The actual interface for this is via "missions". This is a dense and complex environment, especially when the player doesn't know precisely what capabilities are available in which places. Missions offer a method to organize that.

A selection of missions are offered whenever you go someplace new, by simply batching up possible resource transactions. You go to X-9, you see some missions for mapping X-9, some missions for scanning the sun or the solar system. You also see missions for refurbishing your engines, studying for promotion, and a bunch of other ship-centric missions.

You can create more missions if you wish to customize things. It involves interacting with people that represent mission options, I'll cover that some other day.

After mapping, you go back to a colony. The residential district can convert local mapping into colonists, so you get at least one mission about that... and you can choose to look for more if you want other options.

These methods allow the player to have pretty good options offered no matter where they go, and they'll quickly learn "gut instinct" mission chains when they see certain resources can be converted in certain ways.


Galactic Line's core gameplay is scenes where you get to interact with people in a rather open way. This gameplay about choosing destinations and missions is a setup to help that happen in a convincing way, because mission complications and alternatives offer a method to unify and connect characters, as well as give them something to care about and a background event the player cares about.

This allows us to sidestep the problem of so many continuous-interaction games like The Sims. The player becomes inured to the soft, indifferent day-to-day pressures and begins to aim at the edges of the simulation. That's why so many people try to murder their sims, or get a ghost baby, or whatever. It's also why Rimworld players tend to vivisect their prisoners.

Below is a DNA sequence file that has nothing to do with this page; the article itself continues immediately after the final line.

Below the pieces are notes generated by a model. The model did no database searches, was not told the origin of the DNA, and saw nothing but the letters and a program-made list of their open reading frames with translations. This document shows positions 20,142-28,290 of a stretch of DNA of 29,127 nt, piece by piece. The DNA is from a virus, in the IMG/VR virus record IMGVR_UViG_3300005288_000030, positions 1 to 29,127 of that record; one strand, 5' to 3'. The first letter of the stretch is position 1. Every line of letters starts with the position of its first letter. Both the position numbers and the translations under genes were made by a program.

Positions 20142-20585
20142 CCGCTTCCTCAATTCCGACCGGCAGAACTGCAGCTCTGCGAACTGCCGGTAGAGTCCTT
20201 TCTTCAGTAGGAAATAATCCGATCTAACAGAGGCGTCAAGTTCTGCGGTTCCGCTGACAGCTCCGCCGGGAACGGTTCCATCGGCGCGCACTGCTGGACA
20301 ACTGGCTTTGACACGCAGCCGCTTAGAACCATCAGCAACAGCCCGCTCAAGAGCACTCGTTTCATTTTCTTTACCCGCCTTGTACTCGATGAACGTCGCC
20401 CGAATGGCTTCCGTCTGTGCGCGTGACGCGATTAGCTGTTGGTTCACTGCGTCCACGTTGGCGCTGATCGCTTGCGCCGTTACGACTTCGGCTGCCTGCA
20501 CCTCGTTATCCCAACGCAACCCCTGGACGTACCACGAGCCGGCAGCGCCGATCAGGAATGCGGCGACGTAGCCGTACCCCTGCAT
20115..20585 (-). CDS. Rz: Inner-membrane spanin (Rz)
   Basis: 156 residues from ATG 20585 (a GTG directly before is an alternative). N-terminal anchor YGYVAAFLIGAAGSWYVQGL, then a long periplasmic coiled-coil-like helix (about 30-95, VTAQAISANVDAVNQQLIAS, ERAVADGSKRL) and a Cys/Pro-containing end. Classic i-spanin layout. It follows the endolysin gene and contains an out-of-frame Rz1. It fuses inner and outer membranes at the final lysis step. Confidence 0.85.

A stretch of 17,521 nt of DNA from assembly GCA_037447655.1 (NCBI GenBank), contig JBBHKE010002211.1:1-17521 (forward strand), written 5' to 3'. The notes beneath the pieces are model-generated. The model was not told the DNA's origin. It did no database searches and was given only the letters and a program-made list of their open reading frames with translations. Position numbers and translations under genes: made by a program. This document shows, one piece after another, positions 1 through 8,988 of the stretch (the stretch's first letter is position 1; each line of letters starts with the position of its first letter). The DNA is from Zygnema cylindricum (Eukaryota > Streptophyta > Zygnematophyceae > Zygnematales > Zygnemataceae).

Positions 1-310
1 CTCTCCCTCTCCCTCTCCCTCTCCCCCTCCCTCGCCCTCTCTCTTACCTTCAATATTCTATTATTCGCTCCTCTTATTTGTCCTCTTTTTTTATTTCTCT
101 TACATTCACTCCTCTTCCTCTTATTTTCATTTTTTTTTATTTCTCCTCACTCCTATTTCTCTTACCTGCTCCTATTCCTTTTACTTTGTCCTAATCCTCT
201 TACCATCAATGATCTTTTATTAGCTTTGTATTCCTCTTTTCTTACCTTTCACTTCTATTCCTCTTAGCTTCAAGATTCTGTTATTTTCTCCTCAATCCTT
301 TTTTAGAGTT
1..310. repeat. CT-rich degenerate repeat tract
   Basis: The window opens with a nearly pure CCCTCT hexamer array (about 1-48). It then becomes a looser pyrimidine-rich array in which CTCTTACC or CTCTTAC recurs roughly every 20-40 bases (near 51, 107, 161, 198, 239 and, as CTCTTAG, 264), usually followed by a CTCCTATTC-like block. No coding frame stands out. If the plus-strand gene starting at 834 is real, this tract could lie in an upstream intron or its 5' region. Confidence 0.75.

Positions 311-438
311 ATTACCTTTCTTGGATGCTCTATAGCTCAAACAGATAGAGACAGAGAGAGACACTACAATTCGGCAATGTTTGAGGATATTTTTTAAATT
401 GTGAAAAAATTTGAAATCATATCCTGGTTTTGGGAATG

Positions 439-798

But if every "day" the player actually plays through is centered around a specific mission complication, the player will have a goal, the characters will have goals, and everyone will have a reason to share the stage and connect with each other.

As a demonstration of this, think about The Sims. Think about those specific events where you were throwing a party. You were probably focused on your goals for the party. For some people, this might have been "drowning everyone in the pool", but for most parties it was about raising friendship ratings, providing enough food, achieving sims goals, and maybe hooking someone up. There's a drive to get the party "running smoothly".

Imagine if playing the sims was done with much lower time pressures, but you didn't play each day. Instead, you had a weekly planner and only played the days when something important happens. It's a bit like that.

In theory.